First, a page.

3. A woman experiencing istihada may fall into the category of an excused person (ma’dhur). This is if her bleeding is continuous, to the extent that she does not have enough time to perform the essential acts of ablution (wudu) and perform her obligatory (fard) prayer. If she determines this is the case, she is a ma’dhur and her wudu will remain for the duration of the entire prayer time, regardless of how much or how often she bleeds. Thereafter, if she bleeds even once during each subsequent prayer time, she will remain a ma’dhur. Whilst she is a ma’dhur, her wudu is only invalidated by the expiration of the prayer time or if she experiences another nullifier.
  4. If she determines that she does have enough time to make wudu and pray her obligatory prayer, she will not be classed as excused. Consequently, her wudu will be invalidated whenever she bleeds.
  5. Sexual intimacy is permitted during istihada.
  6. A woman experiencing istihada should attempt to stem the flow of blood and prevent it from exiting the vagina for the duration of the prayer. She can do this either by inserting something into her vagina, such as a moon cup, tampon, or kursuf that blocks the vaginal passage. If praying in a sitting position stops the blood from flowing, she is required to sit and pray.


Sexual Intimacy in Istihada

A woman may feel uneasy at the idea of sexual intercourse during istihada. Not only can it feel disconcerting, it also has hygiene implications. Couples may also experience a decrease in the inclination to engage in penetrative sex during istihada

To practically manage this situation, it is recommended that husbands first understand how their wives feel about the issue before initiating intercourse. A woman will better understand her body and the flow of blood; she will be better able to decide. Istihada is irregular bleeding that is usually indicative of a hormonal imbalance or underlying illness and as a result, can cause discomfort and weakness. A temporary break from sexual intercourse may allow her to regain her energy and recuperate. However, this shouldn’t dissuade a couple from other methods of intimacy, such as caressing, kissing, and even non-penetrative sexual intercourse. 

If istihada is a recurring issue, a couple may decide in the long-term that they will continue with intercourse, despite the bleeding, especially if the flow is light and sporadic. Either way, clear communication between a husband and wife, coupled with consideration for the emotional and physical needs of each other can prevent istihada from becoming a matter of contention and frustration. 


Rectal Bleeding

If a woman experiences rectal bleeding it is recommended (mustahab) to abstain from sexual intercourse. This is because of the slight possibility that rectal bleeding may be confused with menstruation (hayd) due to the proximity of the orifices. Sexual intercourse in hayd is strongly prohibited in Islam and scholars have issued grave warnings for the one who considers it permissible or knowingly engages in it.


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Am I obliged to wash away the istihada blood on my clothes before praying?



Question: Am I obliged to wash away the istihada blood on my clothes before praying?


Bismi Llahir Rahmanir Rahim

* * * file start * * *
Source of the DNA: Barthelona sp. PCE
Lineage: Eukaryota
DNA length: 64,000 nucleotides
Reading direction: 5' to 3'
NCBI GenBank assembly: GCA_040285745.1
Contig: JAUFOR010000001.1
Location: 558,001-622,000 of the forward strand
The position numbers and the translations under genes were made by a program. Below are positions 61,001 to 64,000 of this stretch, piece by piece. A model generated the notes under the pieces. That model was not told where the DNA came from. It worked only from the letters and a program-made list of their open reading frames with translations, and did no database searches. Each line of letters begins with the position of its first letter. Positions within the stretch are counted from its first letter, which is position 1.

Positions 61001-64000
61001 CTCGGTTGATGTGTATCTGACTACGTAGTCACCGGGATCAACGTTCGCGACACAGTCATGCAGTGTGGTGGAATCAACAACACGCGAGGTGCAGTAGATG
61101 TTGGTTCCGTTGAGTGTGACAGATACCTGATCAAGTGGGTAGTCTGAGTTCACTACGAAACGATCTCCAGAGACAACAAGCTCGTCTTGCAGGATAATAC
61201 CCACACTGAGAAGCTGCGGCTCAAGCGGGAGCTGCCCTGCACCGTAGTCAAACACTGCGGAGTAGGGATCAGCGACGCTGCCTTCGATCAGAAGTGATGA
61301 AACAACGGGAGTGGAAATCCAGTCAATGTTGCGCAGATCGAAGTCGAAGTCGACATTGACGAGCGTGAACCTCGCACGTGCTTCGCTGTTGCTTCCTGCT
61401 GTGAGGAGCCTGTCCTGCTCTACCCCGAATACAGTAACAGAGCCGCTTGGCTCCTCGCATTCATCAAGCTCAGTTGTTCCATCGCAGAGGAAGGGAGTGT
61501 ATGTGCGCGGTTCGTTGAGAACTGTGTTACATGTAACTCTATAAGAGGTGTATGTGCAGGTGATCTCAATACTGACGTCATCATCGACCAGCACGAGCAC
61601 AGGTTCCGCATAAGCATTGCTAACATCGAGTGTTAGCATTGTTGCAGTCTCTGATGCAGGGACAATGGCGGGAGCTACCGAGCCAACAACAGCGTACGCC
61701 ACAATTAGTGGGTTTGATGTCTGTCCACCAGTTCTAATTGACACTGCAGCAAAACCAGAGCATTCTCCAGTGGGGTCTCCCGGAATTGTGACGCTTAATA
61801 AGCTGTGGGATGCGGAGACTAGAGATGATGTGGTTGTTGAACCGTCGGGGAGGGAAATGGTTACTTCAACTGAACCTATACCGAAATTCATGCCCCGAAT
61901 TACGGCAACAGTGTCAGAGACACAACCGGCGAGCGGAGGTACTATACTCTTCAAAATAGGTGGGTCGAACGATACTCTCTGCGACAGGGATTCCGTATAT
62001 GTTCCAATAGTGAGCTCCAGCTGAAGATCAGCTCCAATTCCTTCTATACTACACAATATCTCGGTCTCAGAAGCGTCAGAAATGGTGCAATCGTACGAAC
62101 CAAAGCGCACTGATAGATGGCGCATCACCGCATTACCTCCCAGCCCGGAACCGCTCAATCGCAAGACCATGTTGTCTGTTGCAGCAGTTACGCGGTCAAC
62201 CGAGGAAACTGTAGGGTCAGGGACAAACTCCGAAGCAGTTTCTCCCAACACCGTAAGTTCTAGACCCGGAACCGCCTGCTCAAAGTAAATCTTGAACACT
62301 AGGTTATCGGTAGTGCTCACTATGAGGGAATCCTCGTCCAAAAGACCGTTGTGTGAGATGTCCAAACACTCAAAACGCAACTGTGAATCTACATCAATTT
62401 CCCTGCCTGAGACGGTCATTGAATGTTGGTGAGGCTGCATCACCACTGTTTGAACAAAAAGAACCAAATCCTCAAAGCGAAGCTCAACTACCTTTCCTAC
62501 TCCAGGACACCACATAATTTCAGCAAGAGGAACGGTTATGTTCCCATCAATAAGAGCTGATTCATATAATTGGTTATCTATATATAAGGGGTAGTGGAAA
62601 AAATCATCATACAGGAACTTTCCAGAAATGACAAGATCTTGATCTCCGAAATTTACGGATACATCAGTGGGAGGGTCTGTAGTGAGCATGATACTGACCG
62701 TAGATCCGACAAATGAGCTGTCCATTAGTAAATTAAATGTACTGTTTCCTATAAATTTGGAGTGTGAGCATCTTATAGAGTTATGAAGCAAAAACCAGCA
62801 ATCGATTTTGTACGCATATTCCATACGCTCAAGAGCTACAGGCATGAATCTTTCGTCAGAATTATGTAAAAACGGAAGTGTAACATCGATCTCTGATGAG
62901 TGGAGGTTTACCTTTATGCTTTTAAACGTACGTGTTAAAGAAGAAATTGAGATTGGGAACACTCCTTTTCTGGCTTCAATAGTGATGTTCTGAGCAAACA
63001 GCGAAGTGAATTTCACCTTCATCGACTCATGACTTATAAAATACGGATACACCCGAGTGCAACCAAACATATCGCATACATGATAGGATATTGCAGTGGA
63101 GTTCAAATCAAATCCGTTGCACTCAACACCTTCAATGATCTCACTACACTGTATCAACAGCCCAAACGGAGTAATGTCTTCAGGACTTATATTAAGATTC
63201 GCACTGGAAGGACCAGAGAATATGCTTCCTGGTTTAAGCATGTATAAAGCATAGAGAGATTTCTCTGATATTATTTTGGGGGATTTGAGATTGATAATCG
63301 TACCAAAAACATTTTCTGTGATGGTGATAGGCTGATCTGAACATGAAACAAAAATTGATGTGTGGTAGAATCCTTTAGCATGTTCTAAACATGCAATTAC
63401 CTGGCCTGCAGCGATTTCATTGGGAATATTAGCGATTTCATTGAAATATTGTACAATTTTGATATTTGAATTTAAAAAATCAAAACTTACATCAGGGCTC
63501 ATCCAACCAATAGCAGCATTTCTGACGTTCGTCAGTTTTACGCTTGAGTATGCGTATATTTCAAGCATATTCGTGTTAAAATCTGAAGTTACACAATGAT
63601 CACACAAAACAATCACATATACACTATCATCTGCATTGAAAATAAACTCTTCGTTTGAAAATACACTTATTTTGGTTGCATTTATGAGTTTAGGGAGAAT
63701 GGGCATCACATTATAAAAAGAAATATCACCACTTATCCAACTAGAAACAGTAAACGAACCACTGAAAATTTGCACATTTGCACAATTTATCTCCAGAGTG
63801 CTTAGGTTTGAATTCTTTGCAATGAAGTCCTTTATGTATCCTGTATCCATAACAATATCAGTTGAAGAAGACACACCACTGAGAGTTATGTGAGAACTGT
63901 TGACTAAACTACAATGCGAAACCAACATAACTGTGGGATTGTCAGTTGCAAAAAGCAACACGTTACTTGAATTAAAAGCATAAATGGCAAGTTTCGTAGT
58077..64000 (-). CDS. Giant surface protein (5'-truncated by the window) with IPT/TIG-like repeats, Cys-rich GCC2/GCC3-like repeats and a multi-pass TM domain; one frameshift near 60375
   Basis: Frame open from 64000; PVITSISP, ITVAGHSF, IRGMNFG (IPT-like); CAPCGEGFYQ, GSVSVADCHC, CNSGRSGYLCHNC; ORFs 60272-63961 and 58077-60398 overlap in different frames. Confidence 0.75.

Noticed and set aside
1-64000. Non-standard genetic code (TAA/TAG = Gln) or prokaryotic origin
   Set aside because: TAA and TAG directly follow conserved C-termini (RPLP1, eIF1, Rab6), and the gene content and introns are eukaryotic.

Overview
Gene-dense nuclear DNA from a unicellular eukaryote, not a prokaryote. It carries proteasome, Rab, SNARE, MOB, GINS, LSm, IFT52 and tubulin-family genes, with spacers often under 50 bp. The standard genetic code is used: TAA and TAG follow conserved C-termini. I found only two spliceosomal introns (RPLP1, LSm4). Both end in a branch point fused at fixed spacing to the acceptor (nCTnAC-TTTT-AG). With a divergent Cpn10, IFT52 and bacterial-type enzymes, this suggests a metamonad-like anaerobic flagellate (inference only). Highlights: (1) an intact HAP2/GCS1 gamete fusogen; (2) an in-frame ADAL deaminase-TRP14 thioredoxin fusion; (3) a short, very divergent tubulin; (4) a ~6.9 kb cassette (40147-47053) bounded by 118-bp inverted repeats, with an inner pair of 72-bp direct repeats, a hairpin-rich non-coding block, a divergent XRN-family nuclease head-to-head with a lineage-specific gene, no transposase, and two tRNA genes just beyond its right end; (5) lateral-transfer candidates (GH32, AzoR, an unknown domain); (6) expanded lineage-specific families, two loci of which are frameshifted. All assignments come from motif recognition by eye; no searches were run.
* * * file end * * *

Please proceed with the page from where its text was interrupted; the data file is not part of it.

Assalamu alaykum wa rahmatuLlahi wa barakatuhu

In the Hanafi madhhab, the excused amount of filth that is permitted to remain on a person’s clothes and body such that the prayer remains valid is:

  • less than 5 grams in weight of solid filth, or
  • less than 5 centimeters in diameter of liquid filth.

If a person prays with the excused amount of filth on their clothes or body, it is slightly disliked (makruh tanzihi). Thus, it is recommended to remove the filth before praying – although the prayer will still be valid if it is not removed.

If a person prays with more than this amount on their clothes or body – and they possess the means to remove it – then the prayer is not valid.

This is the general ruling that applies to everyone.

The Excused Person Exception

There is an exception for someone who has the excused person status.

The excused person status is a special status which permits ease in practicing specific rulings related to ritual purity. For more details about the excused person, click here.

Thus, this ruling is in relation to the filth that exits from the excuse and it soils the excused person’s clothes.

If it is believed that by the time the prayer that the excused person is praying finishes:

  • No new filth would soil the clothing again; then YES, the existing filth must be removed and it is not permissible to pray with it before purifying the garment.
  • More than the excused amount would soil the clothing again; then NO, the filth does not need to be removed and it is permissible to pray in the garment.

For example, a woman established the excuse for abnormal vaginal bleeding (istihada). Her blood flow is very heavy and her underwear is soiled with blood. Based on her reasoned judgment, she believes that by the time she finishes making wudu and praying the prayer, more than 5 centimeters in diameter of blood will exit. In this situation, she is not obliged to purify the garment before praying.

Otherwise, she must and it is not permissible to offer the prayer in it. Alternatively, she can change her clothing before praying if she has access to another clean garment.

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  • ummtaalib changed the title to All about irregular/abnormal vaginal bleeding (Istihaadah)